© 2022 Western New York Public Broadcasting Association

140 Lower Terrace
Buffalo, NY 14202

Mailing Address:
Horizons Plaza P.O. Box 1263
Buffalo, NY 14240-1263

Buffalo Toronto Public Media | Phone 716-845-7000
WBFO Newsroom | Phone: 716-845-7040
Your NPR Station
Play Live Radio
Next Up:
0:00
0:00
Available On Air Stations

Republican Party chairs delay their decision in 27th Congressional race

Nick2_0.jpg
Mike Desmond/WBFO
/

Republican county chairs from across the 27th Congressional District say they have three weeks to decide who they want to replace Congressman Chris Collins on the November ballot.  They spent much of Tuesday huddled at Batavia Downs discussing the issue and hearing from nine potential candidates.

"No one is more frustrated than the people standing here right now. Because, again, we don't choose to be in this situation," said Erie County Republican Party Chair Nick Langworthy.

"We're going to take our time, do the job that we need to do."

Nine candidates made their way to Batavia to discuss the possibilities. Five of those interviewed are on the ballot for State Legislature races, potentially threatening GOP control of the State Senate.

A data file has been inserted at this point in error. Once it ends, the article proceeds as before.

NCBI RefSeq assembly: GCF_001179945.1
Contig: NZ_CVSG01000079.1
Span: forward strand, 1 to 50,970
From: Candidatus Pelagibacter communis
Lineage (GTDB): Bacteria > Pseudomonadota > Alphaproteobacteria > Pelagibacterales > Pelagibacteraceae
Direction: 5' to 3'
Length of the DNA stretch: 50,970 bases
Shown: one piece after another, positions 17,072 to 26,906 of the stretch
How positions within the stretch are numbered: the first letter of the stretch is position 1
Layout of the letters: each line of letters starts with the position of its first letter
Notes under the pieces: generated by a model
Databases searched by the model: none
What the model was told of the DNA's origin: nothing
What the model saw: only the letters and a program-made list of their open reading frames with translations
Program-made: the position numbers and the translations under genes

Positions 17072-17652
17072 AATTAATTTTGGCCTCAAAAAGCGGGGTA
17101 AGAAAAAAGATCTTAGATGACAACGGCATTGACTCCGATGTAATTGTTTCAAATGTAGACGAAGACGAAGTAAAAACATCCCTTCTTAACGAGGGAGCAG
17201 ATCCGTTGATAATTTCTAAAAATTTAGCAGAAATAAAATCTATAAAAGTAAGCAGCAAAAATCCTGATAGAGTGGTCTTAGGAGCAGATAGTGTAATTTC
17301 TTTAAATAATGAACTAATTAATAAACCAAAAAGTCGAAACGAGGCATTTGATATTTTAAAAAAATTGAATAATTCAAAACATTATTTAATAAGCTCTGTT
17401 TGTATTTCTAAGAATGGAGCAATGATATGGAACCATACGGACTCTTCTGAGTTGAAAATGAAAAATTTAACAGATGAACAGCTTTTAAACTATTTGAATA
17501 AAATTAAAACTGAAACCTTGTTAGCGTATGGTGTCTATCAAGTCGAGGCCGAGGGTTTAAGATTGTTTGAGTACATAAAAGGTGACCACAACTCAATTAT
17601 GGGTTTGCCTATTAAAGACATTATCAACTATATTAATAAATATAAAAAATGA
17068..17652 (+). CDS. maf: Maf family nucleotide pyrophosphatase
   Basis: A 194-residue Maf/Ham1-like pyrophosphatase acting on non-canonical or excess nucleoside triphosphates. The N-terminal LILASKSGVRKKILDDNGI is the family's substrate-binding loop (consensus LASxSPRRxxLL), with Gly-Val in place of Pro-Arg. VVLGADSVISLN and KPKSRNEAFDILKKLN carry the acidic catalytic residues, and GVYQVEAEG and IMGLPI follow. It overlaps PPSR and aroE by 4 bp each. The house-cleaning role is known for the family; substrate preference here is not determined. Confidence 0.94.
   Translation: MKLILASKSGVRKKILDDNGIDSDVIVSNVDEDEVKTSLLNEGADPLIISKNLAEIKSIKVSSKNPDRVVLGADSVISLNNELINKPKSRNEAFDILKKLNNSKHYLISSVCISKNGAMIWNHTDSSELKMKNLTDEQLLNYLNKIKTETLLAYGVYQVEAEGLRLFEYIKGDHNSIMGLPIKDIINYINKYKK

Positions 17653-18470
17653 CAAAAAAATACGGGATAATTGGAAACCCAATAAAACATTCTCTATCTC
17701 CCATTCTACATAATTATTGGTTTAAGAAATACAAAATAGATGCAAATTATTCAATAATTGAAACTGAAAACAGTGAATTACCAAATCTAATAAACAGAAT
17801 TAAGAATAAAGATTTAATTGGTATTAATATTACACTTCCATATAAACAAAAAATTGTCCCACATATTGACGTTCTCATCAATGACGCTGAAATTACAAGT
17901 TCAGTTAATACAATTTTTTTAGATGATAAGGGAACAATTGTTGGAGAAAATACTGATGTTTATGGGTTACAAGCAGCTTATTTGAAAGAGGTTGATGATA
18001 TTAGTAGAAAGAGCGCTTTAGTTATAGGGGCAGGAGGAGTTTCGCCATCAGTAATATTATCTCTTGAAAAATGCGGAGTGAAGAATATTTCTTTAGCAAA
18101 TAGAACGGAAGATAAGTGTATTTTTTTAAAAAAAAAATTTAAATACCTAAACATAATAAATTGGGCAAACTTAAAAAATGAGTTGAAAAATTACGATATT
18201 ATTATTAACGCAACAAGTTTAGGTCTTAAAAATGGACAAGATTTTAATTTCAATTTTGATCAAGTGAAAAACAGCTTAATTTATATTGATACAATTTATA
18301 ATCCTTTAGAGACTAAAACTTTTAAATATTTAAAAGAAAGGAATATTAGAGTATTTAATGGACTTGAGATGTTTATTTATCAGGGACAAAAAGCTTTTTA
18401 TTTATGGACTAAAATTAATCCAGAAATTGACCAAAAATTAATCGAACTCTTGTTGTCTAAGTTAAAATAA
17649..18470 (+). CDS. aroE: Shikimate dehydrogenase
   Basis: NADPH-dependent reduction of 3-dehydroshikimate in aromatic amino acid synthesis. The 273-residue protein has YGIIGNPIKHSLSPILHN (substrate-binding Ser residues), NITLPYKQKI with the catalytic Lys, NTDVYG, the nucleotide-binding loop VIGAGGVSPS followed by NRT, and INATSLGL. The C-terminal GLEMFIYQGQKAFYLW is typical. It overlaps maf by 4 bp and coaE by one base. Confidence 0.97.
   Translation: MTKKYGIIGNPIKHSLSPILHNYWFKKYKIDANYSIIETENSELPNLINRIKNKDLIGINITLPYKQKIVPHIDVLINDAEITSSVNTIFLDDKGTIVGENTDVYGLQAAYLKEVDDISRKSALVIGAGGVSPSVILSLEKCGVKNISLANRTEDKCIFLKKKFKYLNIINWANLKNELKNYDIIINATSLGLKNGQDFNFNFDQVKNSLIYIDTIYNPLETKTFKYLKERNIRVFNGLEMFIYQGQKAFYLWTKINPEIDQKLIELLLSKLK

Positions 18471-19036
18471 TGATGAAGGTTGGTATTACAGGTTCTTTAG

Reelection is not an issue for Erie County Comptroller Stefan Mychajliw who has been outspoken of his desire to run in the 27th district. 

"I made a very strong case of why I should be the candidate. And, it's their decision. I respect it,"  Mychajliw said.

"These chairs are in a really tough spot. They didn't ask for this. This was totally unexpected. They are doing a very great job under very difficult circumstances."

The chairs have until the seven days after the primary election September 13 to get Collins off the ballot and replaced. That effort, however, is likely to face a legal challenge from the Democratic Party.

Monroe County Chair Bill Reilich has some experience in dealing with the complexities of these cases.

"In our county, we had an assemblyman (Bill Nojay) that passed away, close to the election and he won the election," Reilich recalled.

"So, it's not like it hasn't happened before where somebody who for whatever reason is no longer intending to run, gets elected. It's happened."

Mike Desmond is one of Western New York’s most experienced reporters, having spent nearly a half-century covering the region for newspapers, television stations and public radio. He has been with WBFO and its predecessor, WNED-AM, since 1988. As a reporter for WBFO, he has covered literally thousands of stories involving education, science, business, the environment and many other issues. Mike has been a long-time theater reviewer for a variety of publications and was formerly a part-time reporter for The New York Times.